Categories
faithfulness persecution perseverance suffering

Disturbed

Neal Pollard

The ISIS beheadings so frequently in the news and readily available on the internet are terrifying to behold and consider.  If terrorism is, as the Mac Dictionary defines it, “the use of violence and intimidation in the pursuit of political aims,” such would be terrorist activity.  The latest spectacle, involving 21 “Coptic Christians” (Egyptian Orthodox religion), seems to show the Islamic State organization is eager to isolate and persecute those seeking to follow Christ.

Do you ever wonder if there will come a day where New Testament Christians in this country may face the threat of death for standing up for Christ?  It has certainly happened to God’s people in the past, especially when the church was first established.  We read about the persecution that started with Stephen then extended to the saints at Jerusalem in the book of Acts.  We read of individuals like Paul, who suffered for Christ on many occasions (2 Cor. 11).  Then, there are the statements made to encourage Christians who might be rattled or scared at the prospect of such treatment.  Twice, writing the Thessalonians, Paul was concerned they would be disturbed by trouble (1 Th. 3:3; 2 Th. 2:2).  He wrote about how persecution was, at times, inevitable (Ph. 1:29; 1 Th. 3:4; 2 Tim. 2:3; 1 Pt. 3:14).  Of course, Christ showed us His way includes suffering (1 Pt. 2:21ff).

The Bible also gives us great encouragement in the face of the disturbing prospect of suffering for our faith.  Consider a few highlights:

  • We can rejoice if counted worthy of suffering for Christ (Acts 5:41).
  • Those who suffer with Him will be glorified with Him (Rom. 8:17).
  • Suffering can give one a clearer perspective and priority (Phil. 3:8).
  • Suffering is a plain indication of God’s righteous judgment so that we’ll be counted worthy of His Kingdom (2 Th. 1:5).
  • It finds favor with God if we are faithful through our sufferings (1 Pt. 2:19).
  • It is better to suffer for doing right than doing wrong (1 Pt. 4:17).
  • We can entrust our souls to a faithful Creator in doing what is right (1 Pt. 4:19).
  • The God of all grace will comfort those who suffer (1 Pt. 5:10).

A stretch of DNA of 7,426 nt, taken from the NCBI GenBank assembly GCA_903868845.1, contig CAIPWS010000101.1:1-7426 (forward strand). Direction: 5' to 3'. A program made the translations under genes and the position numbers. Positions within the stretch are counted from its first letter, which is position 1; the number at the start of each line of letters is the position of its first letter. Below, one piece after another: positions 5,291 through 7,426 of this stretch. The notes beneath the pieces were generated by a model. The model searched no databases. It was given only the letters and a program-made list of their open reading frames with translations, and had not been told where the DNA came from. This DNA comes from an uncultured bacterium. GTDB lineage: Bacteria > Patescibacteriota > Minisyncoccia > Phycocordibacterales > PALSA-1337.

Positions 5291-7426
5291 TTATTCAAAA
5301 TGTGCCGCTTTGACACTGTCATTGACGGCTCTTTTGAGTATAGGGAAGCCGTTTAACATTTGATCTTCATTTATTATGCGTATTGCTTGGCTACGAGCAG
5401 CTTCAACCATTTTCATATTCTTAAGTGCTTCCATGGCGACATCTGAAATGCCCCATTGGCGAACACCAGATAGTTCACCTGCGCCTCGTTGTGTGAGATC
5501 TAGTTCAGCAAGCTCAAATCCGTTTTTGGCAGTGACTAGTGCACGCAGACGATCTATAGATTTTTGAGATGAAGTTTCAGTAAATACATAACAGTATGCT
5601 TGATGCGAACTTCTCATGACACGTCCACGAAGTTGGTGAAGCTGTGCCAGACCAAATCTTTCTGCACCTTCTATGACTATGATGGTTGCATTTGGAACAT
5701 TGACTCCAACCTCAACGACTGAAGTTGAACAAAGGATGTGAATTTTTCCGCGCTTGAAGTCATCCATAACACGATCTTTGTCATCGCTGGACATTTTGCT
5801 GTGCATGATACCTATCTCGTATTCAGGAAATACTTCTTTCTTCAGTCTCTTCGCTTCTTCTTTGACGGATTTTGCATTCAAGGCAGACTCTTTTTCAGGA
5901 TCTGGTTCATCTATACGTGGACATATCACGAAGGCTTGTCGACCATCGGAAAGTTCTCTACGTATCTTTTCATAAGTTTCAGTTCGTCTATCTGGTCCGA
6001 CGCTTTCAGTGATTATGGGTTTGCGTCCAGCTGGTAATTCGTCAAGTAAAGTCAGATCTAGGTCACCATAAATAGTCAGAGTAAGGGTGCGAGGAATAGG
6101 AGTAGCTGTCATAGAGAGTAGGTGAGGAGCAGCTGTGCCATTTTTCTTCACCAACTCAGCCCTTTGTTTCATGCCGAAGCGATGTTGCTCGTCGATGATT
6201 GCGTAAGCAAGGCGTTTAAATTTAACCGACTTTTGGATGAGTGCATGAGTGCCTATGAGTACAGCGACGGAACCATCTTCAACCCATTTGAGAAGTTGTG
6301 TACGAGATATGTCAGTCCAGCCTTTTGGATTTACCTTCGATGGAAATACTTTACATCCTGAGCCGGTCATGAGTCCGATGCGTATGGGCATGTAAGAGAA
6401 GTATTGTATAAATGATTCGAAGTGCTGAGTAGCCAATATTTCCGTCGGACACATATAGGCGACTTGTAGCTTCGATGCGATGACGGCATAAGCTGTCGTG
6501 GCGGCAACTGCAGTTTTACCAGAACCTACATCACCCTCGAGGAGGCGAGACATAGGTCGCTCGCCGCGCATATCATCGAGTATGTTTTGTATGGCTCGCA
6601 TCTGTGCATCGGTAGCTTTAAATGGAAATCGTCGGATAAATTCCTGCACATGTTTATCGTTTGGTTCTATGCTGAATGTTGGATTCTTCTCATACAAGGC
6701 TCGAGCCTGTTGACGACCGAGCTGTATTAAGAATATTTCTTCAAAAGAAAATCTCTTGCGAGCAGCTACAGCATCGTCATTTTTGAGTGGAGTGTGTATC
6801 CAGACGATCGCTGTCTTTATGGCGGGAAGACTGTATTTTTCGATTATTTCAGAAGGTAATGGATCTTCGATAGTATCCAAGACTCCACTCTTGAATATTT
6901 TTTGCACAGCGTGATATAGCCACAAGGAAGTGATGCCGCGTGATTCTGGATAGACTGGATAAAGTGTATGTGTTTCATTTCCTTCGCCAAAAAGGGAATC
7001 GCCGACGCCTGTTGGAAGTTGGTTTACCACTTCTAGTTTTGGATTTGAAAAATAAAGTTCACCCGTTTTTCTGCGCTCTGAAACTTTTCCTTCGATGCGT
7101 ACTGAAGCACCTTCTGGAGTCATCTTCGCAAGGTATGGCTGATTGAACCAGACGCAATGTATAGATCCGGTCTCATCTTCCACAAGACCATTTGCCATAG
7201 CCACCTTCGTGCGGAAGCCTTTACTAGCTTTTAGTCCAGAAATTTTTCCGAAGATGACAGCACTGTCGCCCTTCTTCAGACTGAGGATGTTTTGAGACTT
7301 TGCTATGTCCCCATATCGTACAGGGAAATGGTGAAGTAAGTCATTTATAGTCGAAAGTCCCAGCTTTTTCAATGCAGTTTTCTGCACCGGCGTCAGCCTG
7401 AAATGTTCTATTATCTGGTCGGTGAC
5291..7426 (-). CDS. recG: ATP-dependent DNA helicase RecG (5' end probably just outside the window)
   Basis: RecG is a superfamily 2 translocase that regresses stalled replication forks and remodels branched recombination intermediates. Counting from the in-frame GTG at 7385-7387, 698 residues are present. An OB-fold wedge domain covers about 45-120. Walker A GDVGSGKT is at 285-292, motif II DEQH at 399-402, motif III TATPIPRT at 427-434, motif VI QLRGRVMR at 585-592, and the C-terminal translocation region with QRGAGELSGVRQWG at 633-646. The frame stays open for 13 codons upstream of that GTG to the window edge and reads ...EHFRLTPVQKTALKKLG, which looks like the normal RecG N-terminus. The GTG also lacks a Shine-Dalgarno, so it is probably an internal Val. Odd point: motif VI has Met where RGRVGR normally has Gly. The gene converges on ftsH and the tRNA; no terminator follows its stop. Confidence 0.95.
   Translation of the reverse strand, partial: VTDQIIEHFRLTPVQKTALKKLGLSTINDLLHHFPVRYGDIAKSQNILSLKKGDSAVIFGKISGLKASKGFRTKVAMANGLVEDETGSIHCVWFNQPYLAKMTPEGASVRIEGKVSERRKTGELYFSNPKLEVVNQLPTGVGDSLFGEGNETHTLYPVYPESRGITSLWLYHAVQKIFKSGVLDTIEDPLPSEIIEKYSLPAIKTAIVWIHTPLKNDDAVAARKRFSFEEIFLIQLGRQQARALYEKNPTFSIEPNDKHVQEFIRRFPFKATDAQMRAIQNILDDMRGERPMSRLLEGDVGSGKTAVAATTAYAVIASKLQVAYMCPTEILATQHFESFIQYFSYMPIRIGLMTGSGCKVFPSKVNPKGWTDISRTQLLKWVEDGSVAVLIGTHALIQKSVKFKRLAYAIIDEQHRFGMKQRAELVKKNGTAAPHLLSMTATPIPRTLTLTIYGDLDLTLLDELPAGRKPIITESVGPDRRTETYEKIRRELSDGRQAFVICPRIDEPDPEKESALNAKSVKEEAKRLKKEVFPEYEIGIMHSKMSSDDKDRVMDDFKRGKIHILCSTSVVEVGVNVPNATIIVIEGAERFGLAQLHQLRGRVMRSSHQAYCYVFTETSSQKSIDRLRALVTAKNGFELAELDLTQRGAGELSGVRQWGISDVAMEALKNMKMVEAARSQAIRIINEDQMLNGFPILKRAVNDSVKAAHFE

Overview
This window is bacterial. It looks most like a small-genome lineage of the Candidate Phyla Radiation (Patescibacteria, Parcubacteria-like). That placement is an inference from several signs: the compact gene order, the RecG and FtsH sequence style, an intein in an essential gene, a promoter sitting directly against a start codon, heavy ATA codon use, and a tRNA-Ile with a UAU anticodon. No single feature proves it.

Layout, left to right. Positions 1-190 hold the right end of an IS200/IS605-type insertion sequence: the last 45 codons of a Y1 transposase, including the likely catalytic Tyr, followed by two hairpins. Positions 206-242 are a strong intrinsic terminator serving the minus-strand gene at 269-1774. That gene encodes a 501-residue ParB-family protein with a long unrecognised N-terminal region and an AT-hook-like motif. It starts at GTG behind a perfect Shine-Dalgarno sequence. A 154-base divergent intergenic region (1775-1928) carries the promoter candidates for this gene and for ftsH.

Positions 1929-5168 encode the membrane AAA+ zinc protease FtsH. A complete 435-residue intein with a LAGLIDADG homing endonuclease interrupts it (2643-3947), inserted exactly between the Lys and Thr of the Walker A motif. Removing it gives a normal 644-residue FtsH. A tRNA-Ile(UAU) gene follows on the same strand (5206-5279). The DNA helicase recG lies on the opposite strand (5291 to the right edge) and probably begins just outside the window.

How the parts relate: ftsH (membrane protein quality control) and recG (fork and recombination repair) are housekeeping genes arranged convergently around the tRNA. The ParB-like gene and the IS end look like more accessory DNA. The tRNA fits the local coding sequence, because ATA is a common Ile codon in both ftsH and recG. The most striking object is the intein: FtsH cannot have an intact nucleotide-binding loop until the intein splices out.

I don’t think any of us relish or welcome the thought of suffering under any circumstances.  Yet, God has communicated these truths to us to help us decide in these potential trials.  Perhaps it will help us be less disturbed and more determined to be faithful even to the point of death (Rev. 2:10).

Categories
childrearing

Recruiting Children

Neal Pollard

It was Adolf Hitler who famously said, “When an opponent declares, ‘I will not come over to your side,’ I calmly say, ‘Your child belongs to us already… What are you? You will pass on. Your descendants, however, now stand in the new camp. In a short time they will know nothing else but this new community’” (Shirer, The Rise and Fall of the Third Reich).  Recently, an AP article by Zeina Karam and Vivian Salama reports of ISIS militants luring children from Iraq and Syria to fight in the battles they are waging across the middle east.  One photo shows two children posing with automatic weapons as an Islamic militant fighter has his hand affectionately on one of their shoulders (The Denver Post, 11/24/14, 13A).  Lest our culture get too sanctimonious, ideologues in our educational, political, and media realms have long been indoctrinating our youth on matters like radical feminism, abortion, homosexuality, climate change, evolution, and the continuing list is lengthy.  The world has long known that the way to effect and control philosophical change is by reaching the hearts of children.

Once, in the context of teaching about possessions and stewardship, Jesus made the observation that “the sons of this age are more shrewd in relation to their own kind than the sons of light” (Luke 16:8b).  Have we, in the body of Christ, ever conceded to the spiritual enemy regarding our children?  Do we let the world set the standard of right and wrong? Arrange their priorities? Set their moral compass and define their worldview?

At no time is the human heart more impressionable and moldable than in the days of youth.  What can we do to reach the hearts of our children? Consider these areas:

  • Worship.  To me, a most practical disadvantage of programs like “Children’s Church” is that it deprives children of the culture and environment of worship, where they not only practice engagement but also group participation.  Since children are such quick and able learners, we can teach them so much about praise and adoration to God with each other in worship (cf. Psa. 95:6).
  • Acts of service.  Rather than creating an atmosphere that caters to children’s desires, why not create opportunities that teach them the value and importance of service, unselfishness, and giving. By helping them serve, we open their eyes to the joy and fullness of heart that follows doing for others (cf. Acts 20:35).
  • Fellowship.  Why not do more as a church and as individual families to emphasize the beauty and joy of Christians being together? Involve children in preparing for these times and making them an active part in times spent together with others—teaching them requisites like good manners, courtesy, thoughtfulness, and respect for adults.  It will live and grow in them as they pass from childhood to adulthood (cf. 1 Th. 5:11).